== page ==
Great Gable’s Savvy Seven

Perth band Great Gable are a testament to the fact that hard work does pay off. Sitting quietly under the radar, the band has wasted no time perfecting their unique indie-rock sound and performing to audiences across the country. Last year was one of great success (and increased notoriety) with the band’s release of their Lazy Bones Tapes EP followed by numerous soldout shows across Australia and New Zealand.

Now heralded as one of WA’s best upcoming acts, Great Gable is on the cusp of big things including releasing their long-awaited debut album, Tracing Faces. The 10-track LP is an immersively lush and dreamy exploration into love, heartbreak and mental health. All four members – Alex Whiteman (vocals and guitar), Matt Preen (lead guitar), Callum Guy (drums) and Christopher Bye (bass) – took the time to answer our questions and share their best advice for those wanting to pursue a career in music. 

What inspired you to pursue music as a career?

MATT: I just utterly love music, I always have. One day I decided to learn guitar so I could jam (probably Jack Johnson) with Alex. It wasn’t until we created the band that I actually wanted to pursue it, but I realised I wanted to do something I actually loved doing. I didn’t really care much about being successful, I just wanted to do something I was passionate about.  

Besides making music, what have you done to get to where you are?

CAL: Preeny [Matt Preen] did a marketing degree so he’s been good with economics and marketing early on when we had no idea how to do business things. Right from the early days of Gable we gigged and toured a lot which helped build our fans.


Be sure to check out more advice from Aussie artists in Dream Small, Act Big: How To Make It In The Music Industry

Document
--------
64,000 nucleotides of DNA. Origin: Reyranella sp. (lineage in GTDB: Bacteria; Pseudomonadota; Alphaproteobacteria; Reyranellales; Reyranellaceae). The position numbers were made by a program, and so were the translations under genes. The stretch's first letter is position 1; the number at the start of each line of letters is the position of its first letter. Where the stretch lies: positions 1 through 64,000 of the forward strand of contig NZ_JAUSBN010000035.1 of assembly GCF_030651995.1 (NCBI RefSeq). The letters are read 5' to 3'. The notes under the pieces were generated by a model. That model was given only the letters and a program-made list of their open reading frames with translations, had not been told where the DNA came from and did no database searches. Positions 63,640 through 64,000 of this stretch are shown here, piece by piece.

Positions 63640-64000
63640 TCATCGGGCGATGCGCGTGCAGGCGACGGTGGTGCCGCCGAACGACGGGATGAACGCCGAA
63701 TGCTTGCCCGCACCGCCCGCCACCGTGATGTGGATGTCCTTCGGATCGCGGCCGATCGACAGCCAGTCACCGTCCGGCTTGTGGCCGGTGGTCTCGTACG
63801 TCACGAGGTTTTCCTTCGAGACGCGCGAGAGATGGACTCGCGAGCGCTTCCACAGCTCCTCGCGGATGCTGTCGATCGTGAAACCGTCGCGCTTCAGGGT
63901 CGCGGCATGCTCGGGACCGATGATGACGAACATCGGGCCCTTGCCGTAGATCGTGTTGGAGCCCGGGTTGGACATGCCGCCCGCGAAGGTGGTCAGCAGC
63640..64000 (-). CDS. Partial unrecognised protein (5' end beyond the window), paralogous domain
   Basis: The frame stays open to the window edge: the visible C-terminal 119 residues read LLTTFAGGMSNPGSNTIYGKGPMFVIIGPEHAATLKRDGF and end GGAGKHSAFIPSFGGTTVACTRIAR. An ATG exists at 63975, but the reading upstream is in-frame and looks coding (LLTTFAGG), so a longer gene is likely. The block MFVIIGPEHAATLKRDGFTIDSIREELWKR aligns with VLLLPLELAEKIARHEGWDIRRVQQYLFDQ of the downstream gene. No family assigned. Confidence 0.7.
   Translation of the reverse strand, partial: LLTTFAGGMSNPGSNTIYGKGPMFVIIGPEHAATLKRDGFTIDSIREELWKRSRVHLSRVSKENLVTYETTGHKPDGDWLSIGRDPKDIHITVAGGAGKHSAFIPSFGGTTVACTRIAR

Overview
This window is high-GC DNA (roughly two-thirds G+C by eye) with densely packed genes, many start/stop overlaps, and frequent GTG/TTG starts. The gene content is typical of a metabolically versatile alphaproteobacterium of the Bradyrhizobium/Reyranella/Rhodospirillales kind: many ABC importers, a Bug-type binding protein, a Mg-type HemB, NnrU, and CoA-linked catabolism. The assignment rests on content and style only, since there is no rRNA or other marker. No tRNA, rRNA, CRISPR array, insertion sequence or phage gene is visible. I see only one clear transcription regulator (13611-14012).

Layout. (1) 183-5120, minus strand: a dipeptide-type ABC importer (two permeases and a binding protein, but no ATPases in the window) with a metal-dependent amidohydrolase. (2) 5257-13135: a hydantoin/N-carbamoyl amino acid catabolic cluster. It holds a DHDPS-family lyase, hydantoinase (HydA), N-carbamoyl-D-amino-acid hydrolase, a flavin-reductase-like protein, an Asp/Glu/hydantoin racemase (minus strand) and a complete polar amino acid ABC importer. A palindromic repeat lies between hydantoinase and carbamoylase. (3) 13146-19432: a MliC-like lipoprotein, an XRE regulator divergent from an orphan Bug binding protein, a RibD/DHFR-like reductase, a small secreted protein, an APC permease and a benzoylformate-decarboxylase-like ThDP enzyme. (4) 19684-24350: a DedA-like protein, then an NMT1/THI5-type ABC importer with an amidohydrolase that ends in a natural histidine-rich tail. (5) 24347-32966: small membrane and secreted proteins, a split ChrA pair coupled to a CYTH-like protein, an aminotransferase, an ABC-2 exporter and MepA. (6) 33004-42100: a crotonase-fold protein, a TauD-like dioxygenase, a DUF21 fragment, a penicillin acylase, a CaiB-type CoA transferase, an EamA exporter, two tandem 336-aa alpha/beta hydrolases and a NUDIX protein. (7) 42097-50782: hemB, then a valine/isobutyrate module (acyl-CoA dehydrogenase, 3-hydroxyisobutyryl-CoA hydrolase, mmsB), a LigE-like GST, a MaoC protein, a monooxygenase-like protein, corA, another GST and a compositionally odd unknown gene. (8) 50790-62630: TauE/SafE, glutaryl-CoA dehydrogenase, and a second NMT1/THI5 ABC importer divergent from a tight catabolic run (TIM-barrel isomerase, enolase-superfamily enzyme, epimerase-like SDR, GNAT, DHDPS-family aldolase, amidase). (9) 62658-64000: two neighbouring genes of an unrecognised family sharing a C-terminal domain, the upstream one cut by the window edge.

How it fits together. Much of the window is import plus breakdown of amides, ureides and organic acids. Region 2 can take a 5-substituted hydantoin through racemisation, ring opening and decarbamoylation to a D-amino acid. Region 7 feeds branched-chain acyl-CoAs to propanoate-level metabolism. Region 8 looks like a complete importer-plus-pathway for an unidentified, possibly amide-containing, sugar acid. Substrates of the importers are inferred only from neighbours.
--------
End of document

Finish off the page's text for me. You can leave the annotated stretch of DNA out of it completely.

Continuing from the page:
How do you approach developing timelines for your career?

ALEX: Our manager helps us with developing timelines as we usually take things day by day and don’t tend to plan much. Although every Wednesday night we rehearse. No exceptions!

What is the most significant challenge you have conquered in your career?

CHRIS: Sticking to my guns and following my passion during times where I was questioning if it might’ve been more convenient taking a more predictable career path.

What will musicians discover from touring and how should they prepare for it?

CAL: Yeah touring is sick hey, you definitely get to know your bandmates really well. You basically live with them 24/7 for however long your tour is. Also, be prepared to carry everything you take. Being able to work with different backlines and stages is important. Some of the backline drums I’ve played on have been pretty awful, but you just gotta be grateful and play on, even if it sounds real bad. One hour of sleep is better than none. Also if you’re lucky enough to get money for food, don’t spend all of it on truffle lasagne for brekkie. Didn’t even like the truffle part either haha. Lastly don’t have high expectations for it and have fun, just go and do it!

How should people educate themselves on current industry issues?

CHRIS: Follow/subscribe to all the music journals and blogs such as Industry Observer, Music Industry Inside Out etc. Seek conversation with fellow local muso’s and others that work in the industry and it’s likely you’ll find that you’re faced with similar struggles and issues. This is your most relatable support network. Our manager is a part of The Association of Artist Managers in Australia, which is where many industry-related issues are discussed. Kelsie then updates us regularly on issues and changes within the industry which is really helpful too.

How have you integrated modern technology into your content process?

MATT: I never really thought about recording music until I bought a laptop back in 2014 and found it had Garage Band. I used to make these joke songs because I had no idea how to record proper music in there. Over the years I moved into Logic Pro and just started figuring out myself how everything worked, and then practised recording on our stuff, side projects, more joke songs. Eventually, we got to the point
where we started writing a lot of our music through Logic because it became a lot easier to piece together songs for us. Now before we go to record in the studio, we work hard on pre-production for the demos so they are the best they can be. It’s worth taking the time to learn.


Looking for advice on how to record your own music? Check out our article on DIY vs Studio

       Great Gable’s debut album Tracing Faces is out this Friday August 7 

Stay connected with Great Gable via their Facebook and Instagram.  

 

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